You may have joked about how you inherited your father’s blue eyes and your mother’s skills in the kitchen, or perhaps your uncle’s sense of humor or your grandfather’s high cholesterol.
But have you ever wondered about inheriting a risk to develop cancer?
Some people are born with a genetic risk to develop cancer. If you had a genetic risk to develop cancer, would you want to know about it?
Q: How could my risk be determined? It’s in your genes!
We all have thousands of genes that make us who we are, determining how we grow and develop, the way we look, and even protecting us from things like cancers. There may be a difference in the way one of your genes work, called a mutation, that makes you more likely to develop certain kinds of cancers.
The biggest clue in determining if you have a high risk to develop cancer is to look at your family. If you have multiple family members with cancers, you may be at a higher risk than others.
Q: Why would I want to know about my cancer risk? That’s just scary!
People seek genetic counseling to learn more about their risk of developing cancer for many reasons. Some people have a cancer diagnosis and are trying to make treatment and surgical decisions.
A number of people are trying to understand why they got cancer. Others have a family history of cancer and are trying to learn about their personal risk or the risk for their children.
Q: How do I find out if I am at risk?
A genetic counselor can help you to understand risks of developing certain kinds of cancers based on your personal and family medical history.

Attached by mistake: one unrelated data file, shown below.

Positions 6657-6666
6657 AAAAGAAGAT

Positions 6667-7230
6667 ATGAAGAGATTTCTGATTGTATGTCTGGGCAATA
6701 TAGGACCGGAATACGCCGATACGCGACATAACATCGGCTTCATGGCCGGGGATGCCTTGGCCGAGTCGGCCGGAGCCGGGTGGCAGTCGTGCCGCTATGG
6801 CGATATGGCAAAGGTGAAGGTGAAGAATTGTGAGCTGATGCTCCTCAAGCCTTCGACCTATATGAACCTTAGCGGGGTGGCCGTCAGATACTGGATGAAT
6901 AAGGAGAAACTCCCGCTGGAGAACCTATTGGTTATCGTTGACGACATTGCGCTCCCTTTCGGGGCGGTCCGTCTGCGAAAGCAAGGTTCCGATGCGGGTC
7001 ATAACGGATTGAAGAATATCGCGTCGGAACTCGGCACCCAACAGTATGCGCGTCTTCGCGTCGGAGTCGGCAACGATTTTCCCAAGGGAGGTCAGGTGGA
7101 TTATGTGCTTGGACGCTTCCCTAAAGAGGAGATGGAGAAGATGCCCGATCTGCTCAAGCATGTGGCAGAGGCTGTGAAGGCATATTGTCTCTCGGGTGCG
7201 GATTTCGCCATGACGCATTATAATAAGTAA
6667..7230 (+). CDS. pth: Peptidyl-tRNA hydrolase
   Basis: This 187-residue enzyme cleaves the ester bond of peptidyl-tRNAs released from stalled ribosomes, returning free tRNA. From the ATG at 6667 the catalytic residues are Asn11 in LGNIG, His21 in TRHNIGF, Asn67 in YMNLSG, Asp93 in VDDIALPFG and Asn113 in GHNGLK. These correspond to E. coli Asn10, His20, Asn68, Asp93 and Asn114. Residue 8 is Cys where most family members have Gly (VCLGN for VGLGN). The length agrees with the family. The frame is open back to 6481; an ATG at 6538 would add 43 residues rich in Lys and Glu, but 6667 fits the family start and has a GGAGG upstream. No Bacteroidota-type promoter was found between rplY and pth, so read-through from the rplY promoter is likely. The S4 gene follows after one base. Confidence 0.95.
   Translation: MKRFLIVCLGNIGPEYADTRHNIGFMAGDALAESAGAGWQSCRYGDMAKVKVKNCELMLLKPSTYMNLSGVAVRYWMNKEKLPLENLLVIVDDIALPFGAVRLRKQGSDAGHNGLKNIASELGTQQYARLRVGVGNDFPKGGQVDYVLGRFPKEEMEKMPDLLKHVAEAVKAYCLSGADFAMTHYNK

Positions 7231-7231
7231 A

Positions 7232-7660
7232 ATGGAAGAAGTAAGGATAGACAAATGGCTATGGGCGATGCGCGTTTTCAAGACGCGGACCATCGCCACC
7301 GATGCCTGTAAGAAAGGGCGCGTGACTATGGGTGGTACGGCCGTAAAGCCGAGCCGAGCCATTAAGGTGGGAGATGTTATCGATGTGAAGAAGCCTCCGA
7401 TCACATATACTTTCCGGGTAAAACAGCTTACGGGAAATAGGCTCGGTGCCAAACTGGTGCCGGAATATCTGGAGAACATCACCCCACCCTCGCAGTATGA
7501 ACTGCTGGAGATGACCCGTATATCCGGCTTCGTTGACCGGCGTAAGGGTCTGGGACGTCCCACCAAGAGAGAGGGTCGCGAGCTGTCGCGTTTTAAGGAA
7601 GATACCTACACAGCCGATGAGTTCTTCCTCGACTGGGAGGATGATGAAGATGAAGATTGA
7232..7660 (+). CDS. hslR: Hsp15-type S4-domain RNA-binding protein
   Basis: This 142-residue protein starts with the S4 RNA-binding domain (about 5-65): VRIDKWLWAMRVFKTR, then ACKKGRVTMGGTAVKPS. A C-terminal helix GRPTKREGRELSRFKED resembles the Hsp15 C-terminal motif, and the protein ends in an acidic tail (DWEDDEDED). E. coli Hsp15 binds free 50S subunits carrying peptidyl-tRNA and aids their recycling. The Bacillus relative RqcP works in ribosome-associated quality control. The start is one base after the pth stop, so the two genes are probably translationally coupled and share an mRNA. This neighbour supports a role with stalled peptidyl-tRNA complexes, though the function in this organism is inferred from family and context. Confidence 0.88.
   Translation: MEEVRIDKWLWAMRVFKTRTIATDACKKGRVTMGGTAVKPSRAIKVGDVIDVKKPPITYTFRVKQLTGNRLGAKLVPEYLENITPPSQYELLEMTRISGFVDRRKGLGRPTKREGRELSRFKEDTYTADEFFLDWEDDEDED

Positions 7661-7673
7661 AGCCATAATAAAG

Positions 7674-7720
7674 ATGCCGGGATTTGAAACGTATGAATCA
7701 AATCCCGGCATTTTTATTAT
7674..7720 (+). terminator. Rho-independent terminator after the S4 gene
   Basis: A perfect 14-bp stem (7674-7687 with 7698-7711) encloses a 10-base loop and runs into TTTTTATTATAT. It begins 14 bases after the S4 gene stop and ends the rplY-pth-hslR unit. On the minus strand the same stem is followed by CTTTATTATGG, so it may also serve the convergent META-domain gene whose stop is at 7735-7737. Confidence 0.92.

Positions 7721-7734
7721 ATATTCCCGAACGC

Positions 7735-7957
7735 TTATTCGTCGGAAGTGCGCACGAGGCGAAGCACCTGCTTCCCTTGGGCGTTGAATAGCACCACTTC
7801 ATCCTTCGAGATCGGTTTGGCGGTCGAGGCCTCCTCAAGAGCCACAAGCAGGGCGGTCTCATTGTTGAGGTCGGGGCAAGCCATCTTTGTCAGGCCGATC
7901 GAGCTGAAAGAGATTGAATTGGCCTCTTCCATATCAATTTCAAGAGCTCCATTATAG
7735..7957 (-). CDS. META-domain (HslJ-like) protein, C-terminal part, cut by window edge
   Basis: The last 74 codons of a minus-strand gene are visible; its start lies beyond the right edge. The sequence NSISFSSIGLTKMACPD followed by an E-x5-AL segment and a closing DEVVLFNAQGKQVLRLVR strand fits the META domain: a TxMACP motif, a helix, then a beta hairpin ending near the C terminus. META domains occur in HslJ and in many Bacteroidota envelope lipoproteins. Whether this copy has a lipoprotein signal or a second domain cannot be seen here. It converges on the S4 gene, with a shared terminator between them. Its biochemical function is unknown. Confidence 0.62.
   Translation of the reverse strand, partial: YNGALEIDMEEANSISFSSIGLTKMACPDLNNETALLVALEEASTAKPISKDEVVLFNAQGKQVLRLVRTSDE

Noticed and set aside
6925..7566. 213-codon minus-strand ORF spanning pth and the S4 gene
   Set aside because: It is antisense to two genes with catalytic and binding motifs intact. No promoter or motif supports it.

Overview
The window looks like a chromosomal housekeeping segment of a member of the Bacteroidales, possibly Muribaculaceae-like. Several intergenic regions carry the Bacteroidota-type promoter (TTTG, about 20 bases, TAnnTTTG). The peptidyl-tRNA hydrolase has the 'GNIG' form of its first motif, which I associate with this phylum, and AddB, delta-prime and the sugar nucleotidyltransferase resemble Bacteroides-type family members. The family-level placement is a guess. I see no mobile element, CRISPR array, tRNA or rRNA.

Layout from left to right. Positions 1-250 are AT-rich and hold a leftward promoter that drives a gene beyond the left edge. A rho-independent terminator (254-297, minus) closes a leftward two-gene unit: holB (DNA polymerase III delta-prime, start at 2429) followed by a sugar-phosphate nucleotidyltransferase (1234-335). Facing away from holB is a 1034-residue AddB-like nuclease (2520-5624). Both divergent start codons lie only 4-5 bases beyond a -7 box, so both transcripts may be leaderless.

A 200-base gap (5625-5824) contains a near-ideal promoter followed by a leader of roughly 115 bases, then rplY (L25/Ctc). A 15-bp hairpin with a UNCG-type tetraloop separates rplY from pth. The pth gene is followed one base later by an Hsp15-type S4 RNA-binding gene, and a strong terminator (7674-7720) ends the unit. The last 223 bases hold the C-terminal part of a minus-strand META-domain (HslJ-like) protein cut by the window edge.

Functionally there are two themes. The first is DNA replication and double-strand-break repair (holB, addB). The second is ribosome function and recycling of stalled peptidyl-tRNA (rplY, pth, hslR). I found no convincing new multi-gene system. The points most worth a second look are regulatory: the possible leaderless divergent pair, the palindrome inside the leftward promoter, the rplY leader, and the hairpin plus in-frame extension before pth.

Not everyone needs genetic counseling, but when it is appropriate, it can be used to identify a mutation in a gene. If a mutation is found, it helps us understand what your cancer risks are.
The most likely person to have a mutation is someone who has had cancer themselves. When possible, it is best to start by testing someone with cancer and then using that information to test other family members.
Q: What would you do if you had a high risk?
Would you worry about cancer? Would you start cancer screening early and learn about prevention options? Would you worry about your kids? Would you inform your family so that they can learn of their risks, too?
It is important to think about what you do with this information. Knowing what your risk is to develop cancer can be helpful and empowering, but it can also be very frightening.
So think about it.
Do you have a family or personal history of cancer? Would you like to learn if it could be genetic? Give us a call at (214) 820-9600 to learn how to set up an appointment.